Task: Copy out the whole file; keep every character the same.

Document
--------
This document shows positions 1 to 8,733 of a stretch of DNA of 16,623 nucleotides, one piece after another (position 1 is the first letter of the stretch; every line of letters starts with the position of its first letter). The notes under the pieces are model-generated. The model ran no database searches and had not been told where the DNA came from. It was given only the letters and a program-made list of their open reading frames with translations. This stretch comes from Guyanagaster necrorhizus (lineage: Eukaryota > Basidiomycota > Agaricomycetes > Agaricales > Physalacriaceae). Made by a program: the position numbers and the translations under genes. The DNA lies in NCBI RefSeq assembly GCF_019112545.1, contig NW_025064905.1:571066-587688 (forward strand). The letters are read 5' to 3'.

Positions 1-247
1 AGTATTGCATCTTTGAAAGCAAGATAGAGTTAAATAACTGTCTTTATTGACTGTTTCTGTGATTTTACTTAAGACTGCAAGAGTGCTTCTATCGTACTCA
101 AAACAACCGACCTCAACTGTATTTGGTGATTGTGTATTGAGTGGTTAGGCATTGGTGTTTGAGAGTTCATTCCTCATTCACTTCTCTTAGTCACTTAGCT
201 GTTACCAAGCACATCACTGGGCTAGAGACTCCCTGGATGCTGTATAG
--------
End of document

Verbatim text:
This document shows positions 1 to 8,733 of a stretch of DNA of 16,623 nucleotides, one piece after another (position 1 is the first letter of the stretch; every line of letters starts with the position of its first letter). The notes under the pieces are model-generated. The model ran no database searches and had not been told where the DNA came from. It was given only the letters and a program-made list of their open reading frames with translations. This stretch comes from Guyanagaster necrorhizus (lineage: Eukaryota > Basidiomycota > Agaricomycetes > Agaricales > Physalacriaceae). Made by a program: the position numbers and the translations under genes. The DNA lies in NCBI RefSeq assembly GCF_019112545.1, contig NW_025064905.1:571066-587688 (forward strand). The letters are read 5' to 3'.

Positions 1-247
1 AGTATTGCATCTTTGAAAGCAAGATAGAGTTAAATAACTGTCTTTATTGACTGTTTCTGTGATTTTACTTAAGACTGCAAGAGTGCTTCTATCGTACTCA
101 AAACAACCGACCTCAACTGTATTTGGTGATTGTGTATTGAGTGGTTAGGCATTGGTGTTTGAGAGTTCATTCCTCATTCACTTCTCTTAGTCACTTAGCT
201 GTTACCAAGCACATCACTGGGCTAGAGACTCCCTGGATGCTGTATAG